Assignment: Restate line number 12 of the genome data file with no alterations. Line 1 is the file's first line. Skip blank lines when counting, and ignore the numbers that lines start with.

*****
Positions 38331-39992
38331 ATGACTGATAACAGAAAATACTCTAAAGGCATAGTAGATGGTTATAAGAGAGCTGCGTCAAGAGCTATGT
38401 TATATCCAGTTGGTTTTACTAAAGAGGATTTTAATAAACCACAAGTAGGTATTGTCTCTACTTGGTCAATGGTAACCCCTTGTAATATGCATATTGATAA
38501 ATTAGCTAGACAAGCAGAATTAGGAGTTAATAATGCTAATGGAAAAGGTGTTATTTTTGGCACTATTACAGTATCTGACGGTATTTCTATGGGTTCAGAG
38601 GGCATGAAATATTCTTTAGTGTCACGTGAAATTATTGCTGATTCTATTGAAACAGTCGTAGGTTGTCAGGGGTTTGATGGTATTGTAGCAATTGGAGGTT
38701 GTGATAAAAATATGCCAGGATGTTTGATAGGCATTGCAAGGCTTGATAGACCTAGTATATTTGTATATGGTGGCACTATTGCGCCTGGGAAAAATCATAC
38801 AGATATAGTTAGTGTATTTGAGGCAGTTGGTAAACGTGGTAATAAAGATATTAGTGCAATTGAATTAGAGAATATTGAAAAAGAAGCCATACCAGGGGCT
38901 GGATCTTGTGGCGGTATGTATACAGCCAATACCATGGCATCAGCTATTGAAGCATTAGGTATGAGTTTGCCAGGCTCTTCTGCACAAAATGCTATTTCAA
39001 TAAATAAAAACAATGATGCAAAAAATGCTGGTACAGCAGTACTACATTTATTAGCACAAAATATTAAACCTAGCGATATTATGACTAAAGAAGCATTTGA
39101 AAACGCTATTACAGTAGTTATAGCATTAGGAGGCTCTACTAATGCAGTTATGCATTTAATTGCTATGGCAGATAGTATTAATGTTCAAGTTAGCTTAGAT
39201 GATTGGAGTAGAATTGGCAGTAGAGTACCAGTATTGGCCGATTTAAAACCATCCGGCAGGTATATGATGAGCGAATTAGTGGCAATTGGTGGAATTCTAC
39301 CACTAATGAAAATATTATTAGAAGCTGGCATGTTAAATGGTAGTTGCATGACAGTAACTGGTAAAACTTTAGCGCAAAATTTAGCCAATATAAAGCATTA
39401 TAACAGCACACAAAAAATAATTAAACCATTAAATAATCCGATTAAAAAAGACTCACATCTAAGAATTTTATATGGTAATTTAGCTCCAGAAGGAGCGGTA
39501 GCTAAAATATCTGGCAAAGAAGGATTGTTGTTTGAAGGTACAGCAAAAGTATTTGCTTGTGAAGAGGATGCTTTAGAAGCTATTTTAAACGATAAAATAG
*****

39301 CACTAATGAAAATATTATTAGAAGCTGGCATGTTAAATGGTAGTTGCATGACAGTAACTGGTAAAACTTTAGCGCAAAATTTAGCCAATATAAAGCATTA